In Hump Day, award-winning psychotherapist and TV host Dr. Jenn Mann answers your sex and relationship questions — unjudged and unfiltered.

By Dr. Jenn Mann
Updated Jan 02, 2020 @ 5:00 pm
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DEAR DR. JENN,

After six years together, my relationship with my partner is struggling. We love each other deeply, but have a hard time expressing it sometimes. Our fights always seem to turn dirty and things are lacking in the intimacy department. I've heard some couples make New Year's resolutions together — but we're not quite sure where to start. Any suggestions for us for avoiding "breakup season"? —Ready for a Fresh Start

DEAR FRESH START,

I am a big fan of goal-setting, end-of-the-year evaluations, and commitments to healthy behavior. When most people think of New Year’s resolutions, they tend to just think of themselves and not their relationship. But I always love to encourage couples to use the beginning of the new year as an opportunity to change old relationship habits, commit to better behavior — and to improve their relationship.

Here are six resolutions that every couple should make.

1. Spend at least 30 minutes talking every day — without distractions.

It should come as no surprise that the focused attention required by a face-to-face conversation nurtures the connection between two people. For his 2010 book Connect to Love, researcher and psychotherapist M. Gary Neuman interviewed hundreds of women and found that happy and faithful wives spend, on average, more than 30 minutes a day talking with their husbands. A decade later, that advice is even more important with Instagram and Slack in the palms of our hands, constantly demanding our attention. If you're struggling with feeling connected, commit to spending a minimum of 30 minutes a day talking without any distractions from screens and your relationship will undoubtedly be better for it.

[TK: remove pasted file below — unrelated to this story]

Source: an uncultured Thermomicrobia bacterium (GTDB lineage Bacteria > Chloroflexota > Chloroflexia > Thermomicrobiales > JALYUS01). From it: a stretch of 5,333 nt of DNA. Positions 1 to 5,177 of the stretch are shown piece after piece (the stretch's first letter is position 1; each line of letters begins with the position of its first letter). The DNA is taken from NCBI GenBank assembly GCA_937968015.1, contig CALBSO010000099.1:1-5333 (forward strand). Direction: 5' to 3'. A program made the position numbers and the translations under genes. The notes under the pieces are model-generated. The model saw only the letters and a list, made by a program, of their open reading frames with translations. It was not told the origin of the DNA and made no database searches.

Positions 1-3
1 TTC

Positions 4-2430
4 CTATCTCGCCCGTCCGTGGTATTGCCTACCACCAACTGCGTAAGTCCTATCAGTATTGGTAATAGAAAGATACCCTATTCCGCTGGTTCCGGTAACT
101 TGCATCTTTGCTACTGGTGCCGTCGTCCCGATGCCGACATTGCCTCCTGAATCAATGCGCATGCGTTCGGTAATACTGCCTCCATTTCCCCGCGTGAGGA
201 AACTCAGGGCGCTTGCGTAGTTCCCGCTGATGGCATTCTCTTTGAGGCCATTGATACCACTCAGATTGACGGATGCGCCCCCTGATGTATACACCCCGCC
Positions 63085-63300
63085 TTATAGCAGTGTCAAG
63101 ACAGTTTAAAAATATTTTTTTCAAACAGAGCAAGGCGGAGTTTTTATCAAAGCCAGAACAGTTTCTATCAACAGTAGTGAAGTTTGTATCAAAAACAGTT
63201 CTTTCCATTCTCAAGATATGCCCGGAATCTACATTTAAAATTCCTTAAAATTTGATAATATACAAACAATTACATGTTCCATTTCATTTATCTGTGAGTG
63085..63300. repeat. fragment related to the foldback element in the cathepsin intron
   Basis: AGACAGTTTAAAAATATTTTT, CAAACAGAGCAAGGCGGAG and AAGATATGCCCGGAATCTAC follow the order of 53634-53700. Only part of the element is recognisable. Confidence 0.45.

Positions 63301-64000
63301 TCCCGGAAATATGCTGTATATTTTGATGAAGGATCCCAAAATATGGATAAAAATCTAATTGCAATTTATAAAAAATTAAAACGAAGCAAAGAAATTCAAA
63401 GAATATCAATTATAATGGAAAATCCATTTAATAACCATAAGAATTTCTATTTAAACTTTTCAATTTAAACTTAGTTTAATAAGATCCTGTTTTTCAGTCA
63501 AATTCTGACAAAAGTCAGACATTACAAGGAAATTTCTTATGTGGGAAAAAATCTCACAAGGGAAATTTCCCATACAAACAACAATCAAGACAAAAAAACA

2. Make a list of each other's triggers to avoid conflict.

We tend to pick partners that have both the positive and negative traits of our parents and as a result we can trigger each other’s old wounds. In addition, intimate relationships make us more vulnerable, so sometimes we get hurt or hurt our partner, unintentionally or intentionally. We all have triggers, blind spots, and bad communication habits that prevent us from healthy communication. Being aware of what they are is the first step toward changing them.

Don’t assume that you know what your partner's triggers are. Sit down together and make a list for one another of the things that are guaranteed triggers in conversations together. This can help you both avoid emotional landmines and keep conflict calmer. It can also keep you less reactive when you are able to say, “I believe you are aware that is number five on my trigger list. Please don’t say that to me unless you are trying to trigger me.”

3. Commit to taking a “time out” before things get too heated.

When an argument gets too heated, it ceases to be productive. Most couples can benefit from a cool-down period during an argument. It's important for you to establish this before taking a break, so your partner doesn’t think you are simply walking away, but rather trying to avoid "fighting dirty" or saying something you'll later regret. It's helpful to say, “I think I need a time-out right now. I am too upset to think straight and need some time to calm down. Let’s check back in an hour.” Learning to take a loving time-out is a valuable skill every couple can benefit from.